Running on Empty

A while ago, I set out on a mercy mission in my car without checking the fuel level, and for all of that trip I was “running on empty” the red light on the dash board of the car never went out, and there were no filling or fuelling stations “en route“? Thankfully I did get there and back, as my car warns of low fuel long before it really is empty – but there was little left.

Today’s message is for those who feel they have little left to give. Perhaps today this is your story: “Lord, I don’t have any strength left. I am running on empty and I hope You are not going to ask me to give more, because I have nothing left to give.” If you feel this way, I believe you will be encouraged

and enlightened by the time this programme ends!

We read in today’s Gospel that …

“… Jesus sat over against the treasury, and beheld how the people cast money into the treasury: and many that were rich cast in much. And there came a certain poor widow, and she threw in two mites, which make a farthing. And he called unto him his disciples, and saith unto them, Verily I say unto you, that this poor widow hath cast more in, than all they which have cast into the treasury: for all they did cast in of their abundance; but she of her want did cast in all that she had, even all her living” Mark 12:41-44.

Throughout the Scriptures, we find many instances of people with less than others fully casting all they have into the work of God. As a result, great things are done through their sacrifice. Such was the case with this widow. While many were casting into the treasury out of their abundance, she took what little she

had left – which was only a few pence – and put it all into

the treasury. Notice that this widow’s value system deemed the kingdom of God worthy of her gift. She must have felt that the Lord would take her offering and somehow use it for His glory. Not only that, she must have had a measure of trust that as she chose to “seek first the kingdom of God and His righteousness,” everything else she needed would be given to her. And so she freely gave into the treasury out of her own need and difficulty.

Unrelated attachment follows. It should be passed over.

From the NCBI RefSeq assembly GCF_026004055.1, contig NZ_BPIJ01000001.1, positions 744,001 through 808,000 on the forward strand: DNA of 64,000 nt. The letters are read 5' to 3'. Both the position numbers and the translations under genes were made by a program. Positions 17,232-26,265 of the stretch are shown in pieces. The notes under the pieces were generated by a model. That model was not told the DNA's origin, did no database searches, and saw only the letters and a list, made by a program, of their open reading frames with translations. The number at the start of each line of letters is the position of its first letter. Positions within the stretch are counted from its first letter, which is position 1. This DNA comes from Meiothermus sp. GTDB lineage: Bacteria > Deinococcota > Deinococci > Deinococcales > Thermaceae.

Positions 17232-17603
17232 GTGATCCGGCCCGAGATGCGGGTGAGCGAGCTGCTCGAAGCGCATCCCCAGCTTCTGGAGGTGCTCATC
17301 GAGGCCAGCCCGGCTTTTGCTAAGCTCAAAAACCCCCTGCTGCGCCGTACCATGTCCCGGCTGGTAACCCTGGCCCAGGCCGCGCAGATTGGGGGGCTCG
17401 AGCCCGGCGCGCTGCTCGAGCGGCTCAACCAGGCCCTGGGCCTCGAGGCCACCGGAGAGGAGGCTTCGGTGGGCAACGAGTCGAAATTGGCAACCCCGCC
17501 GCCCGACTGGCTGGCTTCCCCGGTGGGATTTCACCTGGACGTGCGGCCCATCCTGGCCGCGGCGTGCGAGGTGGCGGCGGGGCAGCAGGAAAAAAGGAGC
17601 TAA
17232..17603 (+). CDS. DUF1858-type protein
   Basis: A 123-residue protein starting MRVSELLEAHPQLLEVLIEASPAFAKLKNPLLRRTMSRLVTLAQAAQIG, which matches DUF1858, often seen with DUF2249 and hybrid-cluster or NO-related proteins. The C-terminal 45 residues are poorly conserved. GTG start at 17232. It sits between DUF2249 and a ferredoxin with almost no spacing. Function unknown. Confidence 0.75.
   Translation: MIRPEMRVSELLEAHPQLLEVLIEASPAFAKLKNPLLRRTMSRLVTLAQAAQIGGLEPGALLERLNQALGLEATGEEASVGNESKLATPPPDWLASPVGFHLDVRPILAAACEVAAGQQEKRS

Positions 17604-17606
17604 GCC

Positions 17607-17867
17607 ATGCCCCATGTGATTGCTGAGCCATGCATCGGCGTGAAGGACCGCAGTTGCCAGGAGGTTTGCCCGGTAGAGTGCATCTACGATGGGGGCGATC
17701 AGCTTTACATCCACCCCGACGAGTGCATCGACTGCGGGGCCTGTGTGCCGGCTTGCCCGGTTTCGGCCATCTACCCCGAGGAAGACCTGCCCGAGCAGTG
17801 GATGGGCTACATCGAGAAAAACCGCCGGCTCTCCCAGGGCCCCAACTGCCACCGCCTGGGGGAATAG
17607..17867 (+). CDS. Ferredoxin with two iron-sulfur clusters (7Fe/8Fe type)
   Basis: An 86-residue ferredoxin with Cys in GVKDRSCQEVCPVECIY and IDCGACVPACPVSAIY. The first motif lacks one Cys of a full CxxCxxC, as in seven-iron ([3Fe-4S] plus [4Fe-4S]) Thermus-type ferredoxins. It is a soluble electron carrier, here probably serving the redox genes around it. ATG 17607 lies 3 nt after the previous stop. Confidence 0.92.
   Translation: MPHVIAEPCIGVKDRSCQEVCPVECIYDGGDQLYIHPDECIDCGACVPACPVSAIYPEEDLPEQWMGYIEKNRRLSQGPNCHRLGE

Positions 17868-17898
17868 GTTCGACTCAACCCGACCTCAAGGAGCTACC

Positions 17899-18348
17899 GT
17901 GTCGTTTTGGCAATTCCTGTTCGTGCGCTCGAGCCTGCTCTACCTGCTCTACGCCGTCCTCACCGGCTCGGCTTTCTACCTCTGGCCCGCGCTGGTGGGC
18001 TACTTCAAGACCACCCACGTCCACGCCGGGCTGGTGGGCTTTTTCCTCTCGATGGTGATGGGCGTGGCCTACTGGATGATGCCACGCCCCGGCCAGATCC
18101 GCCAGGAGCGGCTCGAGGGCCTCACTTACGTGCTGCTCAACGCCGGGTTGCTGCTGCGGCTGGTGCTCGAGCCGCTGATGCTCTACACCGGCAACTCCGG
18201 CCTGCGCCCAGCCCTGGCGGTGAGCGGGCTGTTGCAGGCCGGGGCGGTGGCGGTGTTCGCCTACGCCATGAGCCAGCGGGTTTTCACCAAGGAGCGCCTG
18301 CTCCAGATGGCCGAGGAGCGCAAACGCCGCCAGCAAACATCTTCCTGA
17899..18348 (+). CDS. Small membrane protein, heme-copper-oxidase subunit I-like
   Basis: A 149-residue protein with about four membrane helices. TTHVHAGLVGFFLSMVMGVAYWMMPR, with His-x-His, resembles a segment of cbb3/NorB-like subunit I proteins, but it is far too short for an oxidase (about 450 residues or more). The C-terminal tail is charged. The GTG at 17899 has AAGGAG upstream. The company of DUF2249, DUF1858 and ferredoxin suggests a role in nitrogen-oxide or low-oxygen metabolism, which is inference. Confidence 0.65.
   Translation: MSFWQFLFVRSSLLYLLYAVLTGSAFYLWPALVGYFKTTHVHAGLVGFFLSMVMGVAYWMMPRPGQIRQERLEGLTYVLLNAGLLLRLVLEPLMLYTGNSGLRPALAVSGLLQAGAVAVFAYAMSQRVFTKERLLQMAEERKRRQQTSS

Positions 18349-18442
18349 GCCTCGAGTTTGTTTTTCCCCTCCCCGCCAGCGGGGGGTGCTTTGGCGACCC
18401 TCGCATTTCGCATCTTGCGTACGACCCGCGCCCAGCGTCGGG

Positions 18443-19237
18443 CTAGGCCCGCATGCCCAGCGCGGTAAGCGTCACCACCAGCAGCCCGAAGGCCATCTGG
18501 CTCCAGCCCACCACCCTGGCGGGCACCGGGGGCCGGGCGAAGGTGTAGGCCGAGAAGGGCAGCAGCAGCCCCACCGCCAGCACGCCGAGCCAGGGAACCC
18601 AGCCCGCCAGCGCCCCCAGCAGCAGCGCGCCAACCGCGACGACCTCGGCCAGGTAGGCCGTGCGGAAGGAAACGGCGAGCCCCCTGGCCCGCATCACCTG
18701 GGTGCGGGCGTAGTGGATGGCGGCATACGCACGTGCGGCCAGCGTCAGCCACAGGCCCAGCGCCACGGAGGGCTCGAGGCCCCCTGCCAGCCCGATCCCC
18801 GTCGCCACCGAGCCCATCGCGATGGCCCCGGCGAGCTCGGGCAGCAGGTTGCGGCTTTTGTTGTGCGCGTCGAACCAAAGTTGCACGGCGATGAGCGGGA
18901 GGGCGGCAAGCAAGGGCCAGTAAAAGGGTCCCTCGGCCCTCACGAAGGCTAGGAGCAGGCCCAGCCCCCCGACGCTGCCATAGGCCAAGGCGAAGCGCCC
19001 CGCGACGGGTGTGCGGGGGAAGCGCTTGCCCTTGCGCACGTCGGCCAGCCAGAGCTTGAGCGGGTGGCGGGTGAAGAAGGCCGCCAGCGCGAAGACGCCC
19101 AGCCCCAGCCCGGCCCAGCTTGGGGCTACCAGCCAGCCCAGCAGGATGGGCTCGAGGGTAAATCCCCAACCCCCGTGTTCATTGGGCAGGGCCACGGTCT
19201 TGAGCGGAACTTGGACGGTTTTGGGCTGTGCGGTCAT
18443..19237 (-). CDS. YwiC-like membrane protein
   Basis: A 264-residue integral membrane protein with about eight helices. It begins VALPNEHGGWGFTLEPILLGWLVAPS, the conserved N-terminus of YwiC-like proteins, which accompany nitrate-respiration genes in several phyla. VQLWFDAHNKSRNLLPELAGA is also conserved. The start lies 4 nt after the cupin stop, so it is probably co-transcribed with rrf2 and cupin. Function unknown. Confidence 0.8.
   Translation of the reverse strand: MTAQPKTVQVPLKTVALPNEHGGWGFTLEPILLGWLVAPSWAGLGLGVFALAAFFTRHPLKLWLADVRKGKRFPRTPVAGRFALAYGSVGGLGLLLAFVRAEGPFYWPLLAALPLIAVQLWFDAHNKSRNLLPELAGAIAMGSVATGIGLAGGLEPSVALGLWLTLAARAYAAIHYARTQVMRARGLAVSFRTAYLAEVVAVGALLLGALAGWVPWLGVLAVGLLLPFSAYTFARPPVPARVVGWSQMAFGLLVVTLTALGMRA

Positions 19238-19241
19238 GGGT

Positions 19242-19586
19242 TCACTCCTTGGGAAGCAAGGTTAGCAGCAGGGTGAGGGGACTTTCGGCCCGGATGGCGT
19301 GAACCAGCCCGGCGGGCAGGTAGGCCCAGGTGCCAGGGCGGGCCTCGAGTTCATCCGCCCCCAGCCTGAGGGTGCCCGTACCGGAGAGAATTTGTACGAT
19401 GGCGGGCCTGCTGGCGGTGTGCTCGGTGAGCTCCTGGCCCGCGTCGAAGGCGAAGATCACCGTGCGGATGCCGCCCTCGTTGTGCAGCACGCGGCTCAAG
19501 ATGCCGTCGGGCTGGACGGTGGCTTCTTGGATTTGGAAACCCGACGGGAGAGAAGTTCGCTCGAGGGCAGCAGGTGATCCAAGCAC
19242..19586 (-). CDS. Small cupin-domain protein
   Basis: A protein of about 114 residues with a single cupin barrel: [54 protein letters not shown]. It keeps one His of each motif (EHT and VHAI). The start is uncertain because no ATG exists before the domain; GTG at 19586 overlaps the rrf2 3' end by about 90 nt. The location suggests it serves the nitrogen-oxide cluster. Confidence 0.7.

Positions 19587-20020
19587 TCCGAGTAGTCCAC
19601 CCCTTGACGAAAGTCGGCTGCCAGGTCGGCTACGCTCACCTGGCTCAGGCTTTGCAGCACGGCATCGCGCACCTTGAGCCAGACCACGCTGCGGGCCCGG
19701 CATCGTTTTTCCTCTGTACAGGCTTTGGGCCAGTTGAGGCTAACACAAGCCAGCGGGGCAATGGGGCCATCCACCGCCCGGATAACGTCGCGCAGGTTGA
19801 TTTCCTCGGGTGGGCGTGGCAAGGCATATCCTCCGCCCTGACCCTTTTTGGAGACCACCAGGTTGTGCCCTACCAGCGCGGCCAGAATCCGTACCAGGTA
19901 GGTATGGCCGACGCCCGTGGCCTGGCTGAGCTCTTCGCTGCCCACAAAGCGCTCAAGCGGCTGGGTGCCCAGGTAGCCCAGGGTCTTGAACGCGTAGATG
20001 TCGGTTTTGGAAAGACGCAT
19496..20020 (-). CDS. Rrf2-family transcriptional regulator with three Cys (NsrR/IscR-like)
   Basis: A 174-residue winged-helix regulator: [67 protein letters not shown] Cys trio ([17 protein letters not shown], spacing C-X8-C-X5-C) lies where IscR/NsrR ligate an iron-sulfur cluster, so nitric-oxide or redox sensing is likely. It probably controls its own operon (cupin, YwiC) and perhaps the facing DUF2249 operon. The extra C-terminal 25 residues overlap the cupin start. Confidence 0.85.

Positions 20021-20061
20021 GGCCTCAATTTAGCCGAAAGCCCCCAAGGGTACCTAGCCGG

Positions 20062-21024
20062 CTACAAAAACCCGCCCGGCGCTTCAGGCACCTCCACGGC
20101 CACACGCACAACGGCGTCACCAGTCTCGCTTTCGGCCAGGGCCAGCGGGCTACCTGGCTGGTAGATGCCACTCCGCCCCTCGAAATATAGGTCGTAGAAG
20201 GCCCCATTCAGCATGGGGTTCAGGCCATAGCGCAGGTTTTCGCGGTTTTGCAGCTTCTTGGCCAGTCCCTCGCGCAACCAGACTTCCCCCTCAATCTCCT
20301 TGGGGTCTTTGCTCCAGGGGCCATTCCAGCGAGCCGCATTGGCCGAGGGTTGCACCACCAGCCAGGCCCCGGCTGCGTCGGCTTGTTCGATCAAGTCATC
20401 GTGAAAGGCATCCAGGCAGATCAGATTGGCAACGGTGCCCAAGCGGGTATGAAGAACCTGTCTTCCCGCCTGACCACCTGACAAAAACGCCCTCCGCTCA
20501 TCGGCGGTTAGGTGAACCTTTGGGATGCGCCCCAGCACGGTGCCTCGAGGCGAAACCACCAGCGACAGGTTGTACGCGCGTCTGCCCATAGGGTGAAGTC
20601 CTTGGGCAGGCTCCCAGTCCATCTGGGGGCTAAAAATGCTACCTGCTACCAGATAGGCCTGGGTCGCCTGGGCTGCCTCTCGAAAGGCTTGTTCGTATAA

Ecclesiastes 11:1 says, “Cast your bread upon the waters, for you will find it after many days”. In other words, one day you will know what God has done with your sacrifice. How surprised this widow will be to get to heaven and realize that

her sacrifice had become part of the text of Scripture, offering instruction and insight into the kingdom of God for millions

of people over thousands of years!

Similarly, consider how many people will approach you in heaven and thank you for not giving up – for continuing to give even when you felt you had so little left. Perhaps somewhere along the way you discovered that life was not working out as you thought it would, leaving you with little hope for tomorrow. Nevertheless, you took that shred of hope, that little bit of strength you had left, and invested it into someone’s life.

You allowed that limited resource, that small word of encouragement, that listening ear to be used for a greater

good beyond your own need.

Someday what you “cast upon the waters” will come back to you. When you get to the throne of God, people will thank you for speaking to them and ministering to them. One day your sons and daughters will rise up and say, “Thank you for not

giving up on us! Thank you for continuing to take us to Church. You could have taken that little bit of strength you had left and used it for yourself. You could have chosen to get some extra sleep on Sunday morning, but instead you got up and faithfully prayed for us. You took us by the hand, you made us to get

ready, and you brought us to the house of God.

Now we are eternally grateful!”

Today’s OT Scripture speak of another woman who seemingly had little to give, yet she chose to bring her sacrifice to the Lord. Her name was Hannah, – and she and her husband, Elkanah, went to the house of the Lord frequently. Elkanah had a second wife who bore him several sons and daughters, yet Hannah remained barren – childless. 1 Samuel 1:2–3.

It was Hannah’s deepest desire to have a child, and so she came in great desperation to the house of God. We read: “she was in bitterness of soul, and prayed unto the Lord, and wept sore. And she vowed a vow, and said, “O Lord of hosts, if thou wilt indeed look on the affliction of thine handmaid, and remember me, and not forget thine handmaid, but wilt give unto thine handmaid a man child, then I will give him unto the Lord all the days of his life, and there shall no razor come upon his head” (1 Samuel 1:10–11). God granted her, her request and gave her a son. Eventually, Hannah felt it was time to bring that little child back to the house of God so that he might be given for His work,

just as she had vowed.

Think for a moment how difficult it must have been for Hannah. I am sure that she had questions in her heart, just as you and I do. “Do I have a right to some personal happiness?

Do I have a right to keep something for myself? Shouldn’t